Ghazal 193, Verse 1

{193,1}*

vuh aa ke ;xvaab me;N taskiin-e i.z:tiraab to de
vale mujhe tapish-e dil majaal-e ;xvaab to de

1) she, having come in a dream, might/would at least give peace to restlessness/agitation

2a) but the heat of the heart should at least give me the power/ability to sleep!
2b) but-- as if the heat of the heart would give me the power/ability to sleep!

Notes:

Ghalib:

[1862:] Fifty years ago the late Ilahi Bakhsh Khan devised a new ground. As commanded, I wrote [likhnaa] a ghazal. The 'high point of the ghazal' was {193,4}. Its closing-verse was {193,5}. Now I see that somebody has written an opening-verse and four [other] verses, and joined them to that closing-verse and the 'high point of the ghazal' and made a ghazal, and people go around singing it. The closing verse and one other verse are mine, the other five verses are by some fool [ulluu]. When singers would alter a poet's verses in his lifetime, what would prevent the musicians from jumbling up two dead poets' verses? [He goes on to discuss such a case.] (Arshi 290-91)
==Urdu text: Khaliq Anjum vol. 1, p. 395
==another trans.: Daud Rahbar, p. 32.

Nazm:

In the first line to has the meaning of possibility; that is, her coming in a dream is possible. And in the second line the word to is to express a major concern-- that even for a sleep/dream to come is a big thing. (216)

== Nazm page 216

Bekhud Dihlavi:

He says, it's possible that she would come in a dream and give comfort to restlessness in passing, but it's not possible that the heat of my heart would permit me to sleep. This cruel one-- that is, the heat of my heart-- is crueler than that tyrant. (276)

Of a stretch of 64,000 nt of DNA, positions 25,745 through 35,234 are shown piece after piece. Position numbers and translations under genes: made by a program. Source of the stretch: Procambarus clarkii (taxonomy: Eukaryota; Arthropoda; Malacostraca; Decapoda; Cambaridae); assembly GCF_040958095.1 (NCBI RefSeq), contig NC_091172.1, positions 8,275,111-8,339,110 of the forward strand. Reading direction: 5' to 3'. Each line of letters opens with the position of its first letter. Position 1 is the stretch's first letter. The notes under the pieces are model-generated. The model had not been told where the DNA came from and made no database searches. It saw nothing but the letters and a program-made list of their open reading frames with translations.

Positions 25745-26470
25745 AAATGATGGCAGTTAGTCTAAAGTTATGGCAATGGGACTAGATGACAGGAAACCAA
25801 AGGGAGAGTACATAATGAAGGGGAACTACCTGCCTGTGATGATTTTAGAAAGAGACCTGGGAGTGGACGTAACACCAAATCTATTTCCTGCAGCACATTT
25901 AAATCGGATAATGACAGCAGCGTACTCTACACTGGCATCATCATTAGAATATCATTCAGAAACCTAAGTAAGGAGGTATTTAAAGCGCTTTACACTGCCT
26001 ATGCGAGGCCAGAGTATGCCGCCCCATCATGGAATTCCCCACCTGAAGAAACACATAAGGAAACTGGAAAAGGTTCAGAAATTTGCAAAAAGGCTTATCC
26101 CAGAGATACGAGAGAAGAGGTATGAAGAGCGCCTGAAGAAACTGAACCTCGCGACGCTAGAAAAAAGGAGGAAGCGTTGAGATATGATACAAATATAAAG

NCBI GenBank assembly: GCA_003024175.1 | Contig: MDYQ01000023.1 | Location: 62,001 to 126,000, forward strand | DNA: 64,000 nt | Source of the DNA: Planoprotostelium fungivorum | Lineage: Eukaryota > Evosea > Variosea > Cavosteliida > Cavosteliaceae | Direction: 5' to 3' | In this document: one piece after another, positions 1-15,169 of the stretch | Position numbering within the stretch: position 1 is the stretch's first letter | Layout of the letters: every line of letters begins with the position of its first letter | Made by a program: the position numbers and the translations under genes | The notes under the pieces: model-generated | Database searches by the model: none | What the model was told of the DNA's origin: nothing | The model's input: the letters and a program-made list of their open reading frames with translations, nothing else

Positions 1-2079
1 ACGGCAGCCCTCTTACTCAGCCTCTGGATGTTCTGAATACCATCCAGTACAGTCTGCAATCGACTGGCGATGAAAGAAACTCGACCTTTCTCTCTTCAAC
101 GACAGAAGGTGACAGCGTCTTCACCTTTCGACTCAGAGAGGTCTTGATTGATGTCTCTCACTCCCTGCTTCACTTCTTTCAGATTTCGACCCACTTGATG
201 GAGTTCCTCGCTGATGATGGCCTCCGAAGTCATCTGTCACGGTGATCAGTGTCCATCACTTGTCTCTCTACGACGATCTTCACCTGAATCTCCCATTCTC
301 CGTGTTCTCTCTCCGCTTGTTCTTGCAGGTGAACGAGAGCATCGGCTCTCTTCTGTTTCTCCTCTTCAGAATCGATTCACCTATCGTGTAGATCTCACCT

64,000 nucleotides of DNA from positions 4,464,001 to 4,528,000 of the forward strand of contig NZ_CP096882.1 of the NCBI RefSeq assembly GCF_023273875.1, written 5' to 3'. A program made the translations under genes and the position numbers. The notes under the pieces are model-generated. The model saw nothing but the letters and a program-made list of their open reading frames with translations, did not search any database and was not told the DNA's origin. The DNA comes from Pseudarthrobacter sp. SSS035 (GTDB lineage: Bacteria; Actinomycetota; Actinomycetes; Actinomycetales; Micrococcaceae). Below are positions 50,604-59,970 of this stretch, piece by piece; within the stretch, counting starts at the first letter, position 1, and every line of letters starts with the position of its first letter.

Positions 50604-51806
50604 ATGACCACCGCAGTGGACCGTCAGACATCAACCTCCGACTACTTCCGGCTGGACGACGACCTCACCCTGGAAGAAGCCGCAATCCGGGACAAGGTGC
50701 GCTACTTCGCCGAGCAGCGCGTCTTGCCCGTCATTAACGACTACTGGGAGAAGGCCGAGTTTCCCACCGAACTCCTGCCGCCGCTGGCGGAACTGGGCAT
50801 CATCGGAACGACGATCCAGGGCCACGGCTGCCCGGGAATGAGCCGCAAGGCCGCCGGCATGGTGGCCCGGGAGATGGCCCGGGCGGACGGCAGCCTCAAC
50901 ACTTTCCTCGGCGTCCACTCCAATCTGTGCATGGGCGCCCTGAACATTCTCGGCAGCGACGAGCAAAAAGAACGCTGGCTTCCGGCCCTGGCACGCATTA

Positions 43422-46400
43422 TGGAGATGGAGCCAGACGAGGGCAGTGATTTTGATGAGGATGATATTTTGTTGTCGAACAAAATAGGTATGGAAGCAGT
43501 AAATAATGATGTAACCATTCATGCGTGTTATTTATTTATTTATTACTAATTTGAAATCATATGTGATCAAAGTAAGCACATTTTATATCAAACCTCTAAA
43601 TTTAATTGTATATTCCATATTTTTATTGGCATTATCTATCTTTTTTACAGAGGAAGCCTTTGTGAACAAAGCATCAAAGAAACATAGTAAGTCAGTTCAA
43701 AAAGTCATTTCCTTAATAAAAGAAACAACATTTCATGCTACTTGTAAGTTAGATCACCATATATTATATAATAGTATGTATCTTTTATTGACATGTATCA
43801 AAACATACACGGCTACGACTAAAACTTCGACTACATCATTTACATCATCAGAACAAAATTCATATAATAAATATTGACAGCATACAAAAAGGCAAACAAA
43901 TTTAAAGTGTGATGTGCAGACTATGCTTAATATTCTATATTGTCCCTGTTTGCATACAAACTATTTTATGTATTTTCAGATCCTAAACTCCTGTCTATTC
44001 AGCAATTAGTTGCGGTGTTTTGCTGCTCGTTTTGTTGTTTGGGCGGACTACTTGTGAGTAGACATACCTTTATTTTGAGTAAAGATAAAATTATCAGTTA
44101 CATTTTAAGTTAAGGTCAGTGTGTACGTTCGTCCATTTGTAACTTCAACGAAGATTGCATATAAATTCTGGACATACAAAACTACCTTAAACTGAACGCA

Bekhud Mohani:

I have hope that she will come in a dream and give me comfort. But if only the convulsions of the heart would let me sleep! When my eyes won't even close, then how would I see her in a dream? And when I wouldn't see her in a dream, then how would my restlessness diminish? (380)

FWP:

SETS
DREAMS: {3,3}

This whole ghazal is a display of the versatility of yet another small idiomatic particle, to , which literally means 'then'. It's used in dozens of colloquial constructions, and this verse gets its chief punch from juxtaposing two of them. Since to de is the refrain, this opening-verse is well equipped for such a feat: each line ends with the same phrase, yet each occurrence of the phrase in its semantic context has quite a different meaning, as Nazm rightly points out.

I've tried to convey something of the effect with 'at least', which doesn't work entirely but is not hopeless either. 'X would at least do this, but Y might at least do that!' gives something of the flavor, if we assume that the second clause is spoken sarcastically, and Y probably won't do whatever it is. The sarcastic use in the second line (as in 2b) is somewhat similar to the sense in the next verse, {193,2}.

For a more sadistic vision of the beloved's dream-appearance in relation to the lover's sleep, compare {97,3}.